The Montgomery County Legislative Delegation gained a new member Tuesday morning. The State Senate held swearing-in ceremony for the new members amid pomp and circumstance.
Tuesday morning marked a change in Tennessee political and legislative history. For Montgomery County, it marked a new name joining our legislative delegation. As the State Senate was called to order, the new members of Senate stood and took their oath of office. With his family watching, Clarksville Attorney Tim Barnes raised his hand and swore his commitment to the people of this state, its laws and governance.
Attending the swearing-in ceremony, the Barnes Family looked on as Attorney Tim Barnes became Tennessee State Senator Tim Barnes, District 22. The chamber was filled with family, friends, supporters and colleagues. The atmosphere was filled with anticipation and drama at what the moments to come would herald.
“There are not any words to express how honored I am to be serving the citizens of Cheatham, Houston and Montgomery county,” Barnes said, “I ran for this office to help the working families of the 22nd District, and I intend to get to work immediately doing just that.”
Following the swearing-in, the Senate was in recess while a committee that included Barnes reported to the House and the Governor that the Senate was formed and ready to conduct business.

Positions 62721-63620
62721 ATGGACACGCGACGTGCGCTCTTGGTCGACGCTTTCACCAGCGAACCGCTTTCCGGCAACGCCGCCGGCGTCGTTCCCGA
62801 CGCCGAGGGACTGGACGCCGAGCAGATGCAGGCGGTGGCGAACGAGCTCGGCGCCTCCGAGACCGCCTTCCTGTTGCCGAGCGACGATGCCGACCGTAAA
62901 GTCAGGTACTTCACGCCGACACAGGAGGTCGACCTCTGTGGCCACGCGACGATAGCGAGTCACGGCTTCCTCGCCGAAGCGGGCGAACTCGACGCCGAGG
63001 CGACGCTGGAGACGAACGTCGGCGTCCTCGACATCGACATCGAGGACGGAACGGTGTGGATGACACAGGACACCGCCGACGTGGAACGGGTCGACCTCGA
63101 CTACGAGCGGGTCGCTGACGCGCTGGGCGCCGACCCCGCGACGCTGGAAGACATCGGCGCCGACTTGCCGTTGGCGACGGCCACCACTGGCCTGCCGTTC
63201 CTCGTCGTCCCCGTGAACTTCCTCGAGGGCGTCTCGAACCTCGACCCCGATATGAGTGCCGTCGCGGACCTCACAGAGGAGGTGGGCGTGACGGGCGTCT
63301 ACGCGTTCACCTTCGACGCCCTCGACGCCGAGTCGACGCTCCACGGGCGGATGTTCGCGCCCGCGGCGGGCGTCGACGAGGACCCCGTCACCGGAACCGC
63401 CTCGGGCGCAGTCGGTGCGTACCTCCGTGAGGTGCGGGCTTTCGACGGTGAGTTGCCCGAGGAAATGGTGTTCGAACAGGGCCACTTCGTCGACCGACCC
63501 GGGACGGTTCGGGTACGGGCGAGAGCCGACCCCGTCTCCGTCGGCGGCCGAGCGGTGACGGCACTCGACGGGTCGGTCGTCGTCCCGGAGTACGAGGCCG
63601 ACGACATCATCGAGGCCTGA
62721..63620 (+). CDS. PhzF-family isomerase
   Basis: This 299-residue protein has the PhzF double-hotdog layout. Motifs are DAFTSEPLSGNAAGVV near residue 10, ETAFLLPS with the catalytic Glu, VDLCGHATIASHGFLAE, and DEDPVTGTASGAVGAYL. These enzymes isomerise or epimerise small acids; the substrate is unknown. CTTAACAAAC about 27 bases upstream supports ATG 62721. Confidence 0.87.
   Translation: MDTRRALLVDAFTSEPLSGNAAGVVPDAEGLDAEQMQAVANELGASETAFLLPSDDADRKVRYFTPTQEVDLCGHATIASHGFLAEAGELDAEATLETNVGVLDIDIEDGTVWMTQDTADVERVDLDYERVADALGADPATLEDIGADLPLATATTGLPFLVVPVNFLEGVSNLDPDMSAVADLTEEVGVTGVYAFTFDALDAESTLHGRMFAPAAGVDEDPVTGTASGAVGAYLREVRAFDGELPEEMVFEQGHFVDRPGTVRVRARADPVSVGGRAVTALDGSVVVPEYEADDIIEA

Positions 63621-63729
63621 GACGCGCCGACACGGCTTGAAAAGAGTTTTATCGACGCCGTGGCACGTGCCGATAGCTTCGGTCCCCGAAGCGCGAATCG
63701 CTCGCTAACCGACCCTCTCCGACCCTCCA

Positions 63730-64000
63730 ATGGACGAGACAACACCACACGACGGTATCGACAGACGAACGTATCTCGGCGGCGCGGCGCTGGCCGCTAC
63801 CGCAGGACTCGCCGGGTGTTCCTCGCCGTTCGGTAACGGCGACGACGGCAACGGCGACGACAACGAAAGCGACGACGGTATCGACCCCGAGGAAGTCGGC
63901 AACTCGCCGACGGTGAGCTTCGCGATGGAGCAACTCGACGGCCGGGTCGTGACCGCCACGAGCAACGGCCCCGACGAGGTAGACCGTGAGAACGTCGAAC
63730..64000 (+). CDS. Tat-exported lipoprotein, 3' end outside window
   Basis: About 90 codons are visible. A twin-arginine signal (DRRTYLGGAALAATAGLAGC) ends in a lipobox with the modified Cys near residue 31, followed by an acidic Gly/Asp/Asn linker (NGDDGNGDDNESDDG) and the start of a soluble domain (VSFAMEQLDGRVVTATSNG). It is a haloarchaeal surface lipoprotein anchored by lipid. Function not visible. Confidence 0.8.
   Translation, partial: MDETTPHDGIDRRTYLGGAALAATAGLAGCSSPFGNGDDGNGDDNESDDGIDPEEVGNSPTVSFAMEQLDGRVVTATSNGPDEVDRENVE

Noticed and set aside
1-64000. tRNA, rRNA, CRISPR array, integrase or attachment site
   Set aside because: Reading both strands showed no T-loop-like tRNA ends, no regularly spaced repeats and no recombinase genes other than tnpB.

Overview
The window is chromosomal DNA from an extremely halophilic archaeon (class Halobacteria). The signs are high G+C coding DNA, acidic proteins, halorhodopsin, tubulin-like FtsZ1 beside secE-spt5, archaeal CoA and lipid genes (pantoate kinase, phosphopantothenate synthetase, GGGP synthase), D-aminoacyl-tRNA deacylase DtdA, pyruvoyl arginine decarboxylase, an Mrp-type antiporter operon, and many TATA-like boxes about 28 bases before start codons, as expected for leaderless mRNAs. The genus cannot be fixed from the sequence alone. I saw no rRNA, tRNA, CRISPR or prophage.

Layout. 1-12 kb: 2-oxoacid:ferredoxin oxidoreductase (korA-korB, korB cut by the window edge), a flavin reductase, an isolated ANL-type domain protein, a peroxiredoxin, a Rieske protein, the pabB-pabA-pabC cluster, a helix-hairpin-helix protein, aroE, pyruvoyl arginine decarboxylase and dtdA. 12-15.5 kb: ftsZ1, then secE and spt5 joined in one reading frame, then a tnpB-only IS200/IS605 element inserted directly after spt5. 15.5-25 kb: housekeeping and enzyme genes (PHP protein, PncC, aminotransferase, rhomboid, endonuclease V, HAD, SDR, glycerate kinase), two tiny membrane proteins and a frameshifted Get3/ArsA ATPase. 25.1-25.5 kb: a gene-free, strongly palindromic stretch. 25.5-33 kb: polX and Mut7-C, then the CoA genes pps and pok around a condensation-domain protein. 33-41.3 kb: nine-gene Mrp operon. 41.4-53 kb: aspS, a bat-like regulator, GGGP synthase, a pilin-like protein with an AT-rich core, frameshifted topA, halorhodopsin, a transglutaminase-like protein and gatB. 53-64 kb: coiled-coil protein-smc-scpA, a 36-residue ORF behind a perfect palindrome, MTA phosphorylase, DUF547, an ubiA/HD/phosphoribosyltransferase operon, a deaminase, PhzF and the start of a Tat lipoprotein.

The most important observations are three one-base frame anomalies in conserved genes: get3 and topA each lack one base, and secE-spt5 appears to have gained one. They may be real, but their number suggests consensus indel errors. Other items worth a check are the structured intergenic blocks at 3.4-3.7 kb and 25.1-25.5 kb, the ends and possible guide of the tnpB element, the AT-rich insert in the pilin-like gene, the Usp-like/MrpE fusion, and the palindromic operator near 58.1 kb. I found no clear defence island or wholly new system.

Having reporting to the Governor, the Speaker returned to gavel and called the Chamber to order. The first order of business was approval of a Senate Joint Resolution of a Motion to Adopt, followed by approval of Introduction of Senate Bills One to Fourteen and Senate Resolutions One to Nine. Lt. Governor Ron Ramsey appointed Senators Norris, Kyle and McNally to the Senate Select Committee to review the annual state audit of the Comptroller of the Treasury. The senate then adjourned to reconvene tomorrow morning at 9 AM.
Items of Interest
Items of interest in the introduced bills and resolution include a bill pertaining to election laws which would require voters to present qualified photographic identification before voting (voters without proper identification shall be allowed to cast provisional ballots), and a second bill requiring identification and proof of citizenship for voter registration along with photographic identification to vote. Provisional ballots would be provided to voters without proper identification. A third bill eliminates the residency requirement to be a police officer in a law enforcement agency employing 2,000 officers and any violation results in the agency’s loss of revenue derived from forfeitures, confiscation, and seizures.